Whether you’re in a foreign land for 2 days, 2 weeks, 2 months or 2 years, there’s always a temptation to “go native”. This act of untethering that cord to your known customs and courtesies to experience what the locals do is enticing but not without risks.
Those who “go native” in the extreme and live to tell (or blog) about it are the poster-children for this exuberant embrace of the other side of your known culture. I remember the story of one Air Force pilot from my squadron, who on a trip through Africa in the ‘90s had 2 days off from duty and wandered away into the unknown of Tanzania. When he resurfaced into civilization, a ‘la Colonel Kurtz he told of stories of living with some random family off the grid, away from the cities playing drums by the raging fire of some mud hut. I suspect some sort of drugs may have been an invited guest at this party. Nonetheless, “Chuck”, who was a California surfer in a previous life, walked back after going native, even for 2 days and was able to tell about it. But it’s the ones who suffer some sort of malady, disease, criminal mischief or worse, which we tend to blot out of our romantic notion of extreme travel.
I’m building the case for something that’s actually mundane, but excuse me while I set the narrative.
I was in Guam for a period of time and the house I was living in on base had a charcoal grill that was handed down from each temporary duty (TDY) person like some baton. Grilling up steaks, chicken and whatnot are fun and delicious, but after awhile, I was getting either a bit bored or adventurous, or maybe both and was looking for something “native”.
A few miles off base there’s a local supermarket. And when I say local I mean 99% of the customers are Chamorran. Guam being Guam is a US territory, but even there, there are places that locals protect as their own. One of my favorite things to do when I travel is to explore the local supermarket. Shopping malls tend to want to emulate western commercialism, but what the locals shop for and eat, in open display, speak more volumes on cultural anthropology than almost anything else.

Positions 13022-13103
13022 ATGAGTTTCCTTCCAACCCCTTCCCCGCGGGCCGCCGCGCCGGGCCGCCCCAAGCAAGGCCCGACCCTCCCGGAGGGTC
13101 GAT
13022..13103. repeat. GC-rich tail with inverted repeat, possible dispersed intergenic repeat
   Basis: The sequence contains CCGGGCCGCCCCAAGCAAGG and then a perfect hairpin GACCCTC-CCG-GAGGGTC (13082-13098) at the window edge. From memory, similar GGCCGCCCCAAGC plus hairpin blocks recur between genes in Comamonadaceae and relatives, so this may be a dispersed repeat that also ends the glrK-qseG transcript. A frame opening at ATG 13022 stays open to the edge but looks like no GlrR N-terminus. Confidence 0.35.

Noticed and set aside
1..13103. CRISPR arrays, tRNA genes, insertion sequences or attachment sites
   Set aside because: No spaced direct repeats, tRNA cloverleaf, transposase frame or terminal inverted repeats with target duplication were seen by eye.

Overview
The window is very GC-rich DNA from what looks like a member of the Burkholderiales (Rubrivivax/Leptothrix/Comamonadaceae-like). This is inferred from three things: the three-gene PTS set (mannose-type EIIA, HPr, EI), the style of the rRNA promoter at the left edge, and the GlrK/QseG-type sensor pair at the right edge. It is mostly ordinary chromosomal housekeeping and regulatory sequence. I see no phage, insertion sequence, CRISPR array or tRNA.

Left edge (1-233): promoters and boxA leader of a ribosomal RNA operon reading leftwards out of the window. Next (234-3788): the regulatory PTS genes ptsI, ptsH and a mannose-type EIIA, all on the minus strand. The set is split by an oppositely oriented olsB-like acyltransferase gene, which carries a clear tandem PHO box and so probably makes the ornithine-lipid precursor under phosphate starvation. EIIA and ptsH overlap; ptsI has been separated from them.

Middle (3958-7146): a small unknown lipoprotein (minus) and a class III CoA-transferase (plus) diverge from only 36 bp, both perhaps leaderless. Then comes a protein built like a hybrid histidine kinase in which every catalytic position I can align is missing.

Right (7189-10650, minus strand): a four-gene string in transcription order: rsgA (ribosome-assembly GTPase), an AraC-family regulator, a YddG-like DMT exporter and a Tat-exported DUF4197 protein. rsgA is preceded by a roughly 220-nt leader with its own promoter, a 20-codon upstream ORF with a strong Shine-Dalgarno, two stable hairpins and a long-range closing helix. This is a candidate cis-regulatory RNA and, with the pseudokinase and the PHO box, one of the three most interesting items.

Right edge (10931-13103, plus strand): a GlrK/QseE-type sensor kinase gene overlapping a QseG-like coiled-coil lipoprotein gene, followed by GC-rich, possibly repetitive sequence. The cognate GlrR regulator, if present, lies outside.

So, as I hovered around the seafood section I was intrigued by some of the “local” fresh fish for sale (local meaning Philippines and/or Papua New Guinea). The colors, shapes and names of these fish were unlike anything I would see at a Wegman’s back in New Jersey. Should I buy the Rabbit fish or the Parrotfish?
But it was at this moment that a sublime voice echoed in my head. Just like the character Charles Foster Kane in ‘Citizen Kane’, who whispers softly “rosebud”, this voice was quietly saying “Fat Soup”. If you’re confused about “Fat Soup”, please read my blog at:
This nagging voice was telling me to find out how to cook these exotic tropical fish, properly. So, without an iPhone on this island I went back to my rented house and searched using that thing we call the Internet. And while doing a search for “how to cook parrotfish” I found out something disturbing. It seems that tropical fish of the South Pacific tend to eat coral, or local algae, which can contain toxins, which get absorbed in the fish, and when eaten, get absorbed by the human.
What kind of toxin are we talking about? How about ciguatera, which can be a very nasty end to a wonderful experience. It seems to be the gift that keeps on giving, sometimes up to 20 years. Symptoms include vomiting, diarrhea, hallucinations and even some that mimic Multiple Sclerosis. What kinds of tropical fish can carry this toxin: Groupers (Lapu-lapu), Parrotfish and Barracuda.
Am I exaggerating the dangers of Ciguatera from a supermarket? I don’t know, because after initial research, and the past experience of Fat Soup, which caused the sudden and repeated excavation of every parcel of food and bodily waste from my entire internal organs over a 36-hour period, with the unintended benefit of losing over 5 pounds of body mass, I was just a bit gun-shy.
In the end, I walked away from buying the parrotfish from the market. Was I too neurotic and risk-averse, let alone gastric paranoid? I’m sure. But I figured that in my life, there’s enough weird shit that I have to face every day, that I don’t need the hallucinations from ciguatera to enhance this lovely experience. I’ll go native, but at a time and place of my choosing, and on my terms.